The obvious advice here is to get your car and your seat down to an authorised child-restraint fitting station.

The Crashlab experts evaluated the instructions and assessed whether the seats were easy to secure and release.

Most of the seats tested scored a lowly two stars in this category, and only one, the Safe-N-Sound kid guard pro booster seat - for children up to 10 years of age - got four stars for ease of use (it also got four stars for protection, making it one to put on your shopping list).

Roads Minister Pavey acknowledged that a big challenge for parents was ensuring the restraint was installed properly.

"You might have the best restraint there is, but if it is not put in properly it is not going to provide protection the child needs," she said.

The obvious advice here is to get your car and your seat down to an authorised child-restraint fitting station in your State or Territory, and to do so before baby arrives.

One body that provides assistance with installation is the NRMA, where road-safety expert Dimitra Vlahomitros said the release of the disappointing new ratings should encourage manufacturers to work on raising the safety and ease of use of their products to five stars.

Faced with a choice

It would come as no surprise to anyone from Sweden that the best-performing child seat in the Crashlab tests was a rear-facing unit, because that country believes all children should be sitting facing backwards, right up to the age of seven or eight.

Swedish car seats allow children to sit rear facing up to a weight of 25kg, which is around the average for an eight-year-old, and before you gasp at the idea of not being able to see your children in the rear-view mirror, the Swedes would like to point out that it's actually easier, and safer, for a driver to communicate with a child whose head is so much closer to yours.

Not long after my first child arrived, a Volvo safety expert implored me to get a rear-facing seat, and keep my son in in until he was at least in primary school (I must admit, I didn't listen). We don't tend to do it past 12 months of age, of course. The national recommendation in Sweden is to keep them rear facing until age four.

The advantage of rear-facing is the superior protection of a child's head, neck and spine in any frontal collision.

Swedish children have been sitting rear facing since the mid 1960s, when a Swedish professor, Beril Aldman, came up with the idea after watching a TV program about the astronauts in the Gemini space capsule, and noting that they were laying on their backs, in the opposite direction from acceleration.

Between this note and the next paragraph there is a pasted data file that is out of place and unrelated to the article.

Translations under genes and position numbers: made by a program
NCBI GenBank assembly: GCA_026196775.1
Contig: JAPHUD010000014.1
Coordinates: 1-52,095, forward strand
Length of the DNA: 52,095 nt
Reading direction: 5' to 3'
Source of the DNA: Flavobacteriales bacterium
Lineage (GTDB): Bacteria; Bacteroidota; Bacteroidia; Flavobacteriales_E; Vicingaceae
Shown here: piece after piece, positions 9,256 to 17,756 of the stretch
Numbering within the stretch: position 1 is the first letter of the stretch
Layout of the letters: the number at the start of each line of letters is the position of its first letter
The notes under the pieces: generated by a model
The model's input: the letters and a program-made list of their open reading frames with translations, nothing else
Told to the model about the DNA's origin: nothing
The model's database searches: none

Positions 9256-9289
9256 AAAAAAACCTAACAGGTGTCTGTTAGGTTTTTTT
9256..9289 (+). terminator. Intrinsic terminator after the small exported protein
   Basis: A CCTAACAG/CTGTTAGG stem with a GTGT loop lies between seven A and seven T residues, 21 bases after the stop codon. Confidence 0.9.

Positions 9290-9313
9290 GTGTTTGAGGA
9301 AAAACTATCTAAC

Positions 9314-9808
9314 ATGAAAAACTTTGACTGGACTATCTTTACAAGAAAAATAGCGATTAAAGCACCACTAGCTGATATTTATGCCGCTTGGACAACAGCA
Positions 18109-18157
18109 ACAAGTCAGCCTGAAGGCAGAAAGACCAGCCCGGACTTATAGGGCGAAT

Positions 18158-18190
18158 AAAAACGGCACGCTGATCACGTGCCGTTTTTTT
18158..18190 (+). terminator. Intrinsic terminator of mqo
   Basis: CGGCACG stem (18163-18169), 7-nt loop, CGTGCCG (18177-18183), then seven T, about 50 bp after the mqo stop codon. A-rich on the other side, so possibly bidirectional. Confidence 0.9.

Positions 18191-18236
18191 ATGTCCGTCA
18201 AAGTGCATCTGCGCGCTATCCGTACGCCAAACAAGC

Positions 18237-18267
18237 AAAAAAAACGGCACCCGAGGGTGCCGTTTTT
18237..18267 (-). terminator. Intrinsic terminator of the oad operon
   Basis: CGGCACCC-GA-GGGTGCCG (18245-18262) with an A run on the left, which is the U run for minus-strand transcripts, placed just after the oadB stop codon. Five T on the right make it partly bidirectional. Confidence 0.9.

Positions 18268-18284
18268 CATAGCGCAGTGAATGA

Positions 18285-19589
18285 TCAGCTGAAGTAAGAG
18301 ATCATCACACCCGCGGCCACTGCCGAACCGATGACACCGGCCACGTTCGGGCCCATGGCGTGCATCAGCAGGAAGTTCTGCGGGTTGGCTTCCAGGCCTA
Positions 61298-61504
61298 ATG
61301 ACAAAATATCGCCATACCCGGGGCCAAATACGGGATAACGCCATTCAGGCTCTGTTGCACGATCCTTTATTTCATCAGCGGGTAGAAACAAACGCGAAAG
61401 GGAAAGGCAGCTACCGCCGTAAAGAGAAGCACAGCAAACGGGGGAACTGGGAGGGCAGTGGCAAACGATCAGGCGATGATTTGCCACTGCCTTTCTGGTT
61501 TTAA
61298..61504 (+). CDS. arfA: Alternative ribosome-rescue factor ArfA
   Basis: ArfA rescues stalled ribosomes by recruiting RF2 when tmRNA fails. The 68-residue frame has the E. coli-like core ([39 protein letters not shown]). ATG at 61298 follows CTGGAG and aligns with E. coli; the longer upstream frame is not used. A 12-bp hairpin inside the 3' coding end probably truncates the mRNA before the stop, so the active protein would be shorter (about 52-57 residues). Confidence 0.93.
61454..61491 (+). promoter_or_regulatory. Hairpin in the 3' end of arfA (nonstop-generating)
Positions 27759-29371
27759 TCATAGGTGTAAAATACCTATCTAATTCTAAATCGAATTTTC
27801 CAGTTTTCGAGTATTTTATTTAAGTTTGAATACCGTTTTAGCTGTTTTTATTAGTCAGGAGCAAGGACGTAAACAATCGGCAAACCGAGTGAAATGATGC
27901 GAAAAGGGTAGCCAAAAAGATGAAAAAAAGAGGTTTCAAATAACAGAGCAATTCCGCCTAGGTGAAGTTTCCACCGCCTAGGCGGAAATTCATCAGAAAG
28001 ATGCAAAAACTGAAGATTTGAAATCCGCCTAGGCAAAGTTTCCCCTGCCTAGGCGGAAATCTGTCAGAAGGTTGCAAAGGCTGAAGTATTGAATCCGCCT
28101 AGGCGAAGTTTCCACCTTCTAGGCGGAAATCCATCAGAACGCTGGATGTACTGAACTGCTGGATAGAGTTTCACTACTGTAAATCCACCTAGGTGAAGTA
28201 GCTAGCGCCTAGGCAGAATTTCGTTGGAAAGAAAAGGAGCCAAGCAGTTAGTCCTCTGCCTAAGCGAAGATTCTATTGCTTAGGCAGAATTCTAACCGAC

The advantage of rear-facing is the superior protection of a child's head, neck and spine in any frontal collision, because the impact pushes them further into the seat, where they are better protected.

Children have weak bones and neck muscles, which are better protected while rear facing. In a front-end collision, the whole of the child's back takes the strain of the impact, not its much more vulnerable neck.

So what are their figures like? Well, from 1992 to June 1997, only nine children who'd been properly restrained in rear-facing seats died in motor vehicle crashes in Sweden - where there are more then a million rear-facing seats in use - and all of those involved catastrophic crashes with "severe intrusion" and few adult survivors.

Swedish research has shown that rear-facing children's car seats reduce serious injuries by 92 per cent, while the forward-facing seats only reduce injury by 60 per cent.

In 1996, 59 children under 16 died on NSW roads alone. In the past few years, that number has dropped to fewer than 20 a year.

It does make you wonder whether the Swedes might be on to something. They sure do love safety.

Model name Mode Protection rating Ease of use rating RRP
Nuna Klik Rear facing 5 stars No stars $447
Safe-N-Sound Kid Guard Pro Booster seat up to 10 years 4 stars 4 stars $309
Safety 1st Summit AP ISOFIX Rear facing 4 stars 2 stars $327
Infa-Secure Luxi II Booster seat 4 stars 2 stars $279
Babylove Taurus 2 Forward facing 4 stars 2 stars $149
Infa-Secure Versatile Booster seat 3 stars 3 stars $69.95
Hipod  Kansas Rear facing up to 2.5 years 3 stars 2 stars $119
Babylove Taurus 2 Booster seat 2 stars 3 stars $149
Safe-N-Sound Novus Booster seat 2 stars 3 stars $229
Infa-Secure Kompressor 4 Treo Forward facing 2 stars 2 stars $408.90
Babylove Cosmic II Rear facing 2 stars 2 stars $159
Safe-N-Sound Novus Forward facing 2 stars 2 stars $229
Hipod Kansas Forward facing 2 stars 2 stars $119
Infa-Secure Grandeur Treo Rear facing up to 2.5 years 2 stars 2 stars $539
Safety 1st Summit AP ISOFIX Forward facing 2 stars 1 star $327
Infa-Secure Luxi II Rear facing 2 stars 1 star $279
Maxi-Cosi Citi Rear facing 1 star 2 stars $379
Infa-Secure Kompressor 4 Treo Rear facing up to 2.5 years 1 star 2 stars $249
Babylove Cosmic II Forward facing 1 star 2 stars $169
Infa-Secure Grandeur Treo Forward facing up to 8 years 1 star 2 stars $479
Maxi-Cosi Luna Forward facing up to 8 years 1 star 2 stars $399
Infa-Secure Luxi II Forward facing 1 star 1 star $369

Are you 100 per cent certain your baby seat is properly installed, and super safe? Tell us in the comments below.